The scientists were confused by the cortisol-fat connection because people with increased belly fat usually had normal cortisol levels at rest. They then found that some people released higher levels of cortisol than others, when they were under stress. These people release high amounts of cortisol when they experience chronic stress, such as financial problems or problems in their personal relationships. People who released high levels of cortisol during stress had a significant amount of belly fat, even if they did not have much fat in the rest of their body.

Dealing with stress.

Research shows that people respond differently to stress. Some people experience stressful situations in a mild way, they do not seem to be affected by it and they do not activate the anti-stress system on their body. Others overreact to the slightest stress. Unfortunately, the latter also have health problems, more belly fat, difficulties with insulin metabolism, high blood pressure, high blood fats and blood clotting disorders. Thus, people with anxiety have an increased risk of heart disease and a shorter life expectancy.

Regular exercise is probably the best way to deal with stress because it fights chemical processes that destroy our health. Exercise improves insulin metabolism and reduces the cortisol that is released in stressful situations. Regular exercise can prevent insulin resistance, lower blood pressure, lower triglycerides and increase HDL (good cholesterol) and it can also reduce waist fat.

A good diet can also help. People who are under constant stress need to worry about the simple sugars in their diet. Eating foods with high levels of refined sugars – sweets, cakes, white bread and soda – increases insulin levels, which in turn contribute to the fat stored in your abdomen. Also, reducing saturated fats, found in certain meats and dairy products, will help reduce the devastating effects of stress.Finally, using stress management techniques will also help you deal with stressful situations. Stress is not necessarily bad, it is how you deal with stress that determines whether it helps you or hurts you. Scientists who specialize in fighting stress have some suggestions for reducing it:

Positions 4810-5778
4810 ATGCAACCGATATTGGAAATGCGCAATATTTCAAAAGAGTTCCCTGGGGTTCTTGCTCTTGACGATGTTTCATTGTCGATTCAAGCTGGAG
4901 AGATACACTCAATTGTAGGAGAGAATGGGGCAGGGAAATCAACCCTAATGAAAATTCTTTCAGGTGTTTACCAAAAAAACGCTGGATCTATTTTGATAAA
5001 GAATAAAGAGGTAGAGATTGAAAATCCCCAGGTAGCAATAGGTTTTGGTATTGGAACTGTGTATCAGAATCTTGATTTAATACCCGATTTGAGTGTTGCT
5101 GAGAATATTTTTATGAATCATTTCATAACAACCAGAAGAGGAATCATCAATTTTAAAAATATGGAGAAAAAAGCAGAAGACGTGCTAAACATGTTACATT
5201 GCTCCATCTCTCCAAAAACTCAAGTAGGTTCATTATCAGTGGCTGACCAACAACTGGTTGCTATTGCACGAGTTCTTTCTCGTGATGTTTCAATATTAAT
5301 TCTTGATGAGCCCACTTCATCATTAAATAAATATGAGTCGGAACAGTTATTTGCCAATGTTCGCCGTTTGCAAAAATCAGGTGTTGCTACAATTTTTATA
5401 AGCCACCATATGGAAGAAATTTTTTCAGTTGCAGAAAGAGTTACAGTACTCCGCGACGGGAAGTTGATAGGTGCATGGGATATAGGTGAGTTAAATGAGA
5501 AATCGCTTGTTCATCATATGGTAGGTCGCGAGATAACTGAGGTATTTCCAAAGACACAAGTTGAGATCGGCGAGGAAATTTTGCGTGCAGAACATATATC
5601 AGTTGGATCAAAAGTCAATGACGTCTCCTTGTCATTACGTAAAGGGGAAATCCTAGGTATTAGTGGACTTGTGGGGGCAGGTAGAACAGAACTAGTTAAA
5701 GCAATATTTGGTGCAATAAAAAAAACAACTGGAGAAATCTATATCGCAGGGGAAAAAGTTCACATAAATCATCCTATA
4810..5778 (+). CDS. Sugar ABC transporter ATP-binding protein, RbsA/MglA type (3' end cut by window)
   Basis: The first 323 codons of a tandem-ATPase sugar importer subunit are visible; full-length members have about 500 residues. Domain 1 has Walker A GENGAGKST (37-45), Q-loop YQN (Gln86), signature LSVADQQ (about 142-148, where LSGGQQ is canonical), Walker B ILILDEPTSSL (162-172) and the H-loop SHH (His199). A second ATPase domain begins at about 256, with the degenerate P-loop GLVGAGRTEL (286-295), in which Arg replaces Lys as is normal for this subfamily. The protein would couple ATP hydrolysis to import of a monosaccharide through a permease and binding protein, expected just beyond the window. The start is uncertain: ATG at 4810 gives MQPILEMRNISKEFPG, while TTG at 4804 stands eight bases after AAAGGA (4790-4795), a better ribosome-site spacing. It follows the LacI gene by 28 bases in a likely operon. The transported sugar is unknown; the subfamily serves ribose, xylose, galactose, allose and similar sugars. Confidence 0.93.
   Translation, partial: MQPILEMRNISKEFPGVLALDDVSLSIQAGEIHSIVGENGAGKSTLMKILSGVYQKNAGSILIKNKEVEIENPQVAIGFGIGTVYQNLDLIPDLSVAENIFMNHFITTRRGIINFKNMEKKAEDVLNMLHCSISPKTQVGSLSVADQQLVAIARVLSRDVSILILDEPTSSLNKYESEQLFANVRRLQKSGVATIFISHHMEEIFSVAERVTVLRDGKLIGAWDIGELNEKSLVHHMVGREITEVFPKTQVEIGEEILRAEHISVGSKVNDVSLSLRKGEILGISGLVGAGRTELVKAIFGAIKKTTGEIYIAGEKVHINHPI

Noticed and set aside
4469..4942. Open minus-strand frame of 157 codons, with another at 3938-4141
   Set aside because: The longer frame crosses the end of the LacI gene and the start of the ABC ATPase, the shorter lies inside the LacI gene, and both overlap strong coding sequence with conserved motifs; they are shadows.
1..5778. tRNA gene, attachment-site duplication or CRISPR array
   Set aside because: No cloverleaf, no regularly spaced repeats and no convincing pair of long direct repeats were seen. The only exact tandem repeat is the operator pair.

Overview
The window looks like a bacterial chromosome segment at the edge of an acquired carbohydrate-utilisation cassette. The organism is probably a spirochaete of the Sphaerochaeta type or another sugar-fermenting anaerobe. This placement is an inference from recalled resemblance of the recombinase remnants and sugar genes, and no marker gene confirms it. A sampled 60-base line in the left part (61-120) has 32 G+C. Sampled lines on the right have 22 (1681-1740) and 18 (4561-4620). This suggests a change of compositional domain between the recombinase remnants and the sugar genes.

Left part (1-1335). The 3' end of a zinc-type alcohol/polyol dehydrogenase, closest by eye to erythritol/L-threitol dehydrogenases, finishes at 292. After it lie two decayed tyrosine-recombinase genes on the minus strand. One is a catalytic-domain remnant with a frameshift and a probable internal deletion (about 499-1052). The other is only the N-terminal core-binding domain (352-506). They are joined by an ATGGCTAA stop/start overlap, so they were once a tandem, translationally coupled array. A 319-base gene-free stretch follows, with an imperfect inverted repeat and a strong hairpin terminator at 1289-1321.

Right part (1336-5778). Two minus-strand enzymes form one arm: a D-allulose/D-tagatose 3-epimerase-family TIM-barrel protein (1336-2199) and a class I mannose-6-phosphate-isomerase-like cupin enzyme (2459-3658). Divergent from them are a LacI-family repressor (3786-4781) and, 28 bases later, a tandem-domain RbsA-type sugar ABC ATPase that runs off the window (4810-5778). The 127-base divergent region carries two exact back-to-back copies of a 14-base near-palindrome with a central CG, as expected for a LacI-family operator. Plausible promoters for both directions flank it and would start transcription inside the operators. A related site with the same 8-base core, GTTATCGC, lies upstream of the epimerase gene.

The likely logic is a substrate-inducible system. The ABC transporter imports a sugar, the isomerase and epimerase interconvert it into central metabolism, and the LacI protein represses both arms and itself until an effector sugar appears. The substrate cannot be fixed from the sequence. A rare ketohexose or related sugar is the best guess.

Try to limit daily events that can cause you stress resulting in a permanent state of stress. For example, if you are bothered by phone calls from various promotion companies while working from home or resting, block the calls, turn off your cell phone, and do not answer it until your day is over.

Avoid people who annoy you. Although you can not always avoid your boss or someone from your close family environment, try as much as you can to reduce meeting with these people. Be creative and think of ways to reduce stressful conflicts. Some people are easy to deal with, but some others are very difficult to almost impossible!

Manage your time better. Poor time management is a major stress factor. Many people are busy, but how many of them use their time effectively? Focus on the things that matter. Do not become a shield for everyone’s problems.

Get organized. Are you wasting your time looking for your keys, your wallet or some other everyday item? Place them in the same place every day. Choose a specific location for your bills and important documents. Disorganization causes unnecessary stress and wastes time – time that should be better spent with friends, family and for exercise.

Improve your communication skills. Improper communication with your family, friends or colleagues is stressful. Examine the problem and think of ways to solve it.

Develop a personal support network. You should associate more with people who make you happy. They can help you deal with stress.

Try relaxation techniques. There are books, DVDs and websites for progressive relaxation and unwinding techniques. Try one of them. Or simply, lie down somewhere and read a book or listen to your favourite music. You owe some time to yourself, it is never too late to start.

In conclusion, I want to emphasize that the scientific community has long known that stress is not good for the human health. However, only in recent years they have discovered the reasons why this happens. Fortunately, there are many ways to help you deal with this scourge of modern society. Everything is in your hands. Managing your mind is clearly your own personal work to do!

It’s up to you!

 

Mitsaris Kostas
Certified Personal Trainer
Sport&Fitness Nutrionist

angelos@nuntiusweb.gr